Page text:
Roy:  And it doesn’t really help. I think that’s part of trying to add a punch of perks, to use perks to create a culture. The problem is that the culture isn’t the perks. But if your team has a strong culture, the teams end up creating those perks for themselves.

They might find fun in Nerf guns or whatever and bring them in themselves. And then they are self‑aware enough to realize, one, that it isn’t decreasing their productivity, probably even helping. And two, that they have the authority to do it because they’ve built up the trust with the people that they work with.

Clayton:  I can definitely see that happening. The thought I was having, or was trying to formulate was, would this actually be a catalyst towards maybe getting a paradigm shift to occur within a team that has been so mired in a culture that is the opposite of that?

Is this something that can be seen as a catalyst? Perhaps not. Perhaps it is something that has to happen naturally with a high‑performing team once they get to a certain level. But I am wondering though, if maybe this is one those things.

Because it’s so different from what many of the people, especially in the enterprise world, are used to. Maybe the introduction of something like this might be enough to completely knock them out of their comfort zone? I don’t know.

Roy:  It’s an interesting idea, because I’ve always thought of a high‑performing team generally has fun. So fun is a byproduct of a high‑performing team. I’ve never really thought of the idea of using fun, to take a team, to have them become high performing.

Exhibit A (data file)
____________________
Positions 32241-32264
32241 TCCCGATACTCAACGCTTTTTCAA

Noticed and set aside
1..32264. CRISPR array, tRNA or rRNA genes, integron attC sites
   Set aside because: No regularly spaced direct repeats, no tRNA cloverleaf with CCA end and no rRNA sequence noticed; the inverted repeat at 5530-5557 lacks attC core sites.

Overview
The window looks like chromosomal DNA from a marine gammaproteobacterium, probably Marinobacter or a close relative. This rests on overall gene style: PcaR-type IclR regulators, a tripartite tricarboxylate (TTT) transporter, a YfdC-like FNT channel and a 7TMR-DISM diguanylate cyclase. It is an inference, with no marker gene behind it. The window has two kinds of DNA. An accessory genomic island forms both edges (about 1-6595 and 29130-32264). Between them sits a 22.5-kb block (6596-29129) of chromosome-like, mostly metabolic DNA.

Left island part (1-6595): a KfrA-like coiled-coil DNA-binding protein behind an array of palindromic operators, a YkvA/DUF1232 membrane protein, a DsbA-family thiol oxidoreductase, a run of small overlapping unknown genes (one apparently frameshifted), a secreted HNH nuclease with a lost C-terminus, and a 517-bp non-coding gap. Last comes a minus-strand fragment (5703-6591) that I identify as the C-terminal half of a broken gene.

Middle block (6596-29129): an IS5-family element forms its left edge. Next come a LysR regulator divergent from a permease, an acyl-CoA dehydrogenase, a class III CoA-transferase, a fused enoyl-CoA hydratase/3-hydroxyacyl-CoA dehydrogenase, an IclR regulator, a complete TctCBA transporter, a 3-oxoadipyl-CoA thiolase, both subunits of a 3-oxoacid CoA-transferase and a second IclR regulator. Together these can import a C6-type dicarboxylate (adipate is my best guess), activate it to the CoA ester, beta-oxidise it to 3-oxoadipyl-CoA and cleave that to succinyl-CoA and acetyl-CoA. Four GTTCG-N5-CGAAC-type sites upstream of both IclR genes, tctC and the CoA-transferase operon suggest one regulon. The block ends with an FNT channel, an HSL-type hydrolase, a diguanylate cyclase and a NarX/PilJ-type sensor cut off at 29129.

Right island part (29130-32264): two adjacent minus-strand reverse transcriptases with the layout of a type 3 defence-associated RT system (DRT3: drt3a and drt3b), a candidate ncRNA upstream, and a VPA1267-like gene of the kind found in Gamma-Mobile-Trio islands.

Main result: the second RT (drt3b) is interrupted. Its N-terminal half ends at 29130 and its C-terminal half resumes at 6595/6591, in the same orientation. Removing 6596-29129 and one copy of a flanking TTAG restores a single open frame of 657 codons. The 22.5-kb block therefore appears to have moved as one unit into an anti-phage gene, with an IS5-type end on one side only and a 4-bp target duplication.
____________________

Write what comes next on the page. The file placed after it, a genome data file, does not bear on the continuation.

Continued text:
It feels a little off to me. I think that’s going to be very difficult to make that work.

Clayton:  I think there’s something about…I remember back in school, you might be sitting in the classroom and the teacher’s trying teach you something, some lesson or whatever. And that feels like school and you’re in a class room and it’s the same thing.

But then when you go on the field trip and you basically are learning the same thing. But it’s this entirely different environment, it all of a sudden seems so cool. So I wonder sometimes, with teams who maybe are trying to explore fun or learn how to have fun.

Like if it’s OK, to test their boundaries, if maybe getting outside of the normal work space is a good idea. Is it a matter of “Hey, let’s go work from a coffee shop for the day”? Or whatever the case may be.

Something like that to get outside that zone, so that it feels a little bit different. To break the idea that everything about work relates to the stale corporate environment.

David:  Yes, I agree with that.

Clayton:  Alright, I think we’re about out of time so thanks for listening.

Roy:  Bye bye.

David:  Bye.